Review: The Taking of Pelham 123


Director:Tony Scott

Cast:Denzel Washington, John Travolta, James Gandolfini, John Turturro

Running Time:194.00


Starring two of Hollywood's most noted and respected actors and a well-established director, The Taking of Pelham 123, a remake of the 1974 film by the same name, should have been great. However, due to Tony Scott's relentless style, as well as an unfulfilling conclusion, the film falters the entire way, providing only glimpses of the feature that could, and should have been made.

From the start, I knew that the film was going to be intense. The trailer alone gave glimpses of the raw, authentic feel that many of Scott's films possess. However, not minutes into the picture, I realized that unlike other hostage style films, Pelham lacked the backbone needed to succeed.

The story, full of inconsistencies and improbable situations, easily serves as the film's achilles heel. From the lighted TV screen in a dark train car to the ultimate face-to-face encounter, situations seemed staged to the highest degree, never fully allowing for a natural, legitimate experience. And while the naked eye might be able to overlook some of these hiccups, the truth of the matter is that there are simply too many to ignore - plain and simple.

On top of that, the dialogue that escapes the mouth of both Washington and Travolta is repulsing to say the least. The constant, unneeded F-bombs create an unwarranted tension amongst those of us watching on, leading many astray during the film's intense, climatic sequences. Throw in some immature back-and-forth conversations between the two, and the film becomes an unbearable swarm of noise.

Fortunately, to some degree, there are a few positives within the scope of the film. Washington and Travolta, though not my personal favorites, did rise to the occasion and give decent performances as Garber and Ryder respectively. Their ability to work separately, yet together, is a representation of true talent; one that cannot be ignored or castrated. Throw in some cool action sequences and a realistic, viable premise, and the film had the potential to be something great.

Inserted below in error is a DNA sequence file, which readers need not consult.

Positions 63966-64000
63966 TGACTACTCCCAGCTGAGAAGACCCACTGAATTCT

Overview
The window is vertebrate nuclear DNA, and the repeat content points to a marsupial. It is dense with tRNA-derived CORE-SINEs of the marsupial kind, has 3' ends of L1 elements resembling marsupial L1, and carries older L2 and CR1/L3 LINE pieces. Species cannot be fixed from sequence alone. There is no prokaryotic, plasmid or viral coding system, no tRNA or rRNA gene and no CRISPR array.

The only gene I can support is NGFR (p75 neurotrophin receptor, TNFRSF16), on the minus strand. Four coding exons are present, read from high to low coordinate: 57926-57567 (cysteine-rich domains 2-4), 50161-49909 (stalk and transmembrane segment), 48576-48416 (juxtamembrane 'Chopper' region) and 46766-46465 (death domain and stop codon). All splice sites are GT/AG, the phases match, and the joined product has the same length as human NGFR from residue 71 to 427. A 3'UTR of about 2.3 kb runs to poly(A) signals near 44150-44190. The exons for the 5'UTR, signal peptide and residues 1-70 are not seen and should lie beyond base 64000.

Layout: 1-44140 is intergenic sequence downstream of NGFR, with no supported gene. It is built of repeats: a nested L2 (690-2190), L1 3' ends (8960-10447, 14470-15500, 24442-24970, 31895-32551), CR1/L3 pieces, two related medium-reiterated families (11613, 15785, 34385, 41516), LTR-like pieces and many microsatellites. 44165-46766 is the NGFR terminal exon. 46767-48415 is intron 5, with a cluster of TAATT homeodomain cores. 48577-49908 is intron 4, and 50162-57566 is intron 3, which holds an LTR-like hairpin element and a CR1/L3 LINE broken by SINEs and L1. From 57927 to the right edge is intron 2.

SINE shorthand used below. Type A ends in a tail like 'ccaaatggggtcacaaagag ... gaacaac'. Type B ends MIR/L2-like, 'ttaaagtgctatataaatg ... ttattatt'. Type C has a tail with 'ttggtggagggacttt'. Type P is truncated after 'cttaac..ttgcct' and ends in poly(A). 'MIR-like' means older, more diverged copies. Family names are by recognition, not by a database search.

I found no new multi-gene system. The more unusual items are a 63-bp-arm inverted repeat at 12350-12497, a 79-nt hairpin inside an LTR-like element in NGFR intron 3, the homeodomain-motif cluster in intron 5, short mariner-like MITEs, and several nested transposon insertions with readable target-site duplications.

Unfortunately, it never even hinted at reaching its full ability Instead, it hit a comfort level and stayed. And while the action sequences and fast-paced music will be enough to entertain a few, those who want a film that has a spark will quickly find themselves on the outside looking in at a very disappointing remake.


About Stephen Davis

Stephen Davis
I owe this hobby/career to the one and only Stephanie Peterman who, while interning at Fox, told me that I had too many opinions and irrelevant information to keep it all bottled up inside. I survived my first rated R film, Alive, at the ripe age of 8, it took me months to grasp the fact that Julia Roberts actually died at the end of Steel Magnolias, and I might be the only person alive who actually enjoyed Sorority Row…for its comedic value of course. While my friends can drink you under the table, I can outwatch you when it comes iconic, yet horrid 80s films like Adventures in Babysitting and Troop Beverly Hills. I have no shame when it comes to what I like, and if you have a problem with that, then we’ll settle it on the racquetball court. I see too many movies to actually win any film trivia contest, so don’t waste your first pick on me. My friends rent movies from my bookcase shelves, and one day I do plan to start charging. I long to live in LA, where my movie obsession will actually help me fit in, but for now I am content with my home in Austin. I prefer indies to blockbusters, Longhorns to Sooners and Halloween to Friday the 13th. I miss the classics, as well as John Ritter, and I hope to one day sit down and interview the amazing Kate Winslet.

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